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For most of his life, Stanley Spencer (1891–1959) lived in the charming Thames riverside village of Cookham. Villagers’ eyes glinted upon the sight of the spritely, barely five-foot-tall man with pudding bowl haircut and ungainly glasses, striding through the streets, past church and chapel, wheeling his rickety pram stuffed with easel and paints.
And he was always one for conversation. In Joan George’s anthology, Stanley Spencer Remembered, photographer John Neal recalls:
he never seemed to be tired. He had a chirpy, chatty personality and always showed an interest in topical events or local characters. Invariably he ‘knew their parents’ or recalled adventures of his neighbours…for me he was Mr Cookham.
‘[I] couldn’t get over the idea that a famous artist lived in a house you could simply go to, and indeed walk into. He never kept his front door locked,’ reveals local artist Faith O’Reilly. Viscount Astor, who lived nearby at Cliveden, and villager, Miss Lisl Malkin remember Spencer wearing his pyjamas under his shabby clothes. This made retiring to bed easier, he explained.
Some locals recall Spencer’s technique. The late Prue Wallis-Myers, also an artist, remembers learning that during the Second World War, when Stanley was an Official War Artist, he was commissioned to paint the Glasgow shipbuilding yards:
the men called him their ‘mascot’, not only on account of his size, but also because of his great interest and enthusiasm for their work. If he was unable to sketch the men at work, he would practise the positions they took, and looking in the mirror draw the result. He borrowed a pair of trousers from a boy so that he could study the folds that the man would make while he was working.
When Mrs Carolyn Lucas told Spencer that she was attending life drawing classes, he pronounced: ‘drawing was the basis of everything: “It is the bones of the thing…The brushwork is merely the knitting’’’.
Stanley’s studio was his bedroom. There he’d place his huge canvases on the wall. John Neal recalls that his canvas:
would be half unrolled like a Jewish scroll, propped up on a pile of books, and he would stand on a chair to reach the extremities of the canvas. He used very small brushes and the area he was painting was lit by an Anglepoise lamp with a crude blue bulb to simulate daylight.
Composition was vital. Spencer would draw studies for his paintings, which were squared for transfer, redrawn on the canvas and painted section by section – he might have appreciated David Hockney’s iPad!
Spencer’s oeuvre doesn’t sit comfortably in the context of artistic vocabulary ending with an ‘ism’ or an ‘ist’, or association with a movement or ‘group’. Discussions of influences refer to Michelangelo and Giotto, the Pre-Raphaelite William Holman Hunt, Gauguin, the Neo-Primitive Henri Rousseau, and the writing of John Ruskin. But on the whole, Spencer never seriously concerned himself with ideology, stylistic innovation, and organizations. Keith Bell comments: Spencer ‘took any suggestions of influences on his work as a direct threat to the purity of his vision’.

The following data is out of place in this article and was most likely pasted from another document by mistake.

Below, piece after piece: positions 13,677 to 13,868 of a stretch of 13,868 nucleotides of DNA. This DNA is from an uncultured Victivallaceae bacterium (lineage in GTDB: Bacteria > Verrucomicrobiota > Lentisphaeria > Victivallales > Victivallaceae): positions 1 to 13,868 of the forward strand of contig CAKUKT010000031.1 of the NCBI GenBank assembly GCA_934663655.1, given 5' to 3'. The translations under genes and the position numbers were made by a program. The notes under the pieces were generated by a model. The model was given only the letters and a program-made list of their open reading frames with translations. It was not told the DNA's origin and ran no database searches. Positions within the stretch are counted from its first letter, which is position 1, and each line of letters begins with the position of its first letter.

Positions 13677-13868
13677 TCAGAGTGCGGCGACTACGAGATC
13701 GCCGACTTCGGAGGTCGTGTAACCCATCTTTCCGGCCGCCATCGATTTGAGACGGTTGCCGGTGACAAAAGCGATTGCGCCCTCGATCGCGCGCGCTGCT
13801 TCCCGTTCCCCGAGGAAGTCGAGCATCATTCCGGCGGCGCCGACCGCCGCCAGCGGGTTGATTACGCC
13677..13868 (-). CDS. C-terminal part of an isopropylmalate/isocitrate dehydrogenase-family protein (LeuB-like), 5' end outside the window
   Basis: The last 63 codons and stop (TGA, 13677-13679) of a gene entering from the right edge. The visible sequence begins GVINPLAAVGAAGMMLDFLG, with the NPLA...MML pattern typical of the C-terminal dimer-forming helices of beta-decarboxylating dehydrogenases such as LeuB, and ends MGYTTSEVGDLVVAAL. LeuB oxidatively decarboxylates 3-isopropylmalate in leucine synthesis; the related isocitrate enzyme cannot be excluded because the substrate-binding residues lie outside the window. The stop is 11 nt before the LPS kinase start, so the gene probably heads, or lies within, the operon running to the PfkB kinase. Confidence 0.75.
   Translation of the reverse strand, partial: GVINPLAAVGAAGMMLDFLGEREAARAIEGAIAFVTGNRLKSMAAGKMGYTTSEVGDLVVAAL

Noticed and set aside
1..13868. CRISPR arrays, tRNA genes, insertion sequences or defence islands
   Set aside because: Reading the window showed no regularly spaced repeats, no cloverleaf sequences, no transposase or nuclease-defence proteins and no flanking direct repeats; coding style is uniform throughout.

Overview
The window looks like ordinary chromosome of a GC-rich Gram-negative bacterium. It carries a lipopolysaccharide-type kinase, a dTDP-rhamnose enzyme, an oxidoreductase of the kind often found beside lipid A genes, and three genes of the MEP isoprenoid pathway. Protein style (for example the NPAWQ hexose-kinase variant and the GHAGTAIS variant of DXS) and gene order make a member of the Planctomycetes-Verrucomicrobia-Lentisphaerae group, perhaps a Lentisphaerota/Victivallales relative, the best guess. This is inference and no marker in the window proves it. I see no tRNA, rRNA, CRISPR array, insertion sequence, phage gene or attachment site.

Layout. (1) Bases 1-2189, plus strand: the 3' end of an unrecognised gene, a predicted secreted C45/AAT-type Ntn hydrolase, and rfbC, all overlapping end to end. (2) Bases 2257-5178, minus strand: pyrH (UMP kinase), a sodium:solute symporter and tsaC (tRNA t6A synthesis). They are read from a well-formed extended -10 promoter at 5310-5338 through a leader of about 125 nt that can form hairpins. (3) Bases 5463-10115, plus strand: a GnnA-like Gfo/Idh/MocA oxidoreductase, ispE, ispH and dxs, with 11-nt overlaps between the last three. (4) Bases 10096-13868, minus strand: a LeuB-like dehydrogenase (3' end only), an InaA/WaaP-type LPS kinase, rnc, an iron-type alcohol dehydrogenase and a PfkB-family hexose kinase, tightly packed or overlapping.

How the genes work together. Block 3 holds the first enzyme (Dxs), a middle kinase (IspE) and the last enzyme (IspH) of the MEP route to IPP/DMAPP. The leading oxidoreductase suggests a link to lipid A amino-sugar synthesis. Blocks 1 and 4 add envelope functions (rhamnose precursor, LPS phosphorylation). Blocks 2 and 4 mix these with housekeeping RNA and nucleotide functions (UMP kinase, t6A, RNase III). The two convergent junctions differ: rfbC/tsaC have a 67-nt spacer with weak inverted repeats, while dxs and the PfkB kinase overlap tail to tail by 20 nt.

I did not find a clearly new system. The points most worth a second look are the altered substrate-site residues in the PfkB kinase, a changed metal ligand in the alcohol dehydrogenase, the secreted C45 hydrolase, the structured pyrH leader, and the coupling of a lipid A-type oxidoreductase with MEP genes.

Spencer’s colours are subdued, warm, evoking those of spring and autumn, rather than the starkness of winter or the boldness and vibrancy of summer. His paint textures are subtle, sparing.
The landscapes and garden scenes are remarkable for their meticulous detail of the natural world in the forefront, and backgrounds that are relatively more atmospheric and suggestive of place. Unfortunately, Spencer disparaged these works, reckoning they lacked spiritual enrichment and inspiration. But they were popular, for they idealized the heart of England – the quintessential nature of the English countryside and ‘olde world’ village life: lush, dew-soaked meadows, fields and gardens, and houses built in the vernacular style; all that many feared could soon be lost.
The words fleshy, frequently tubular, and sometimes slab-like and rectangular, describe Spencer’s scenic figures. Often faces are nearly featureless, although the tonality and positioning of the heads are expressive. Eyes appear in deep concentration. The portraits are remarkable for their warmth despite their uncompromising realism.
Unfortunately, Spencer was severely criticized for what many viewed as his unattractive, ‘grotesque’ distortion of the human form. In some cases this was viewed as ‘blasphemous’. The most famous controversy concerned St Francis and the Birds (1935), in which St Francis is preaching to ducks and hens and chicks, near Fernlea, Spencer’s childhood house. The ample, bulbous girth and head of the saint offended many onlookers, but Spencer ‘justified’ the shapes by explaining that they symbolized the teachings of St Francis, which ‘spread far and wide’. The forms are part of nature, what Christ revered; and Spencer, like Christ, embraced the imperfections of humankind – the sick, the infirm, the ugly, the damned – and well as the young and beautiful. Why shouldn’t we? When the hanging committee of the Royal Academy rejected St Francis in 1935, Spencer resigned as an Associate.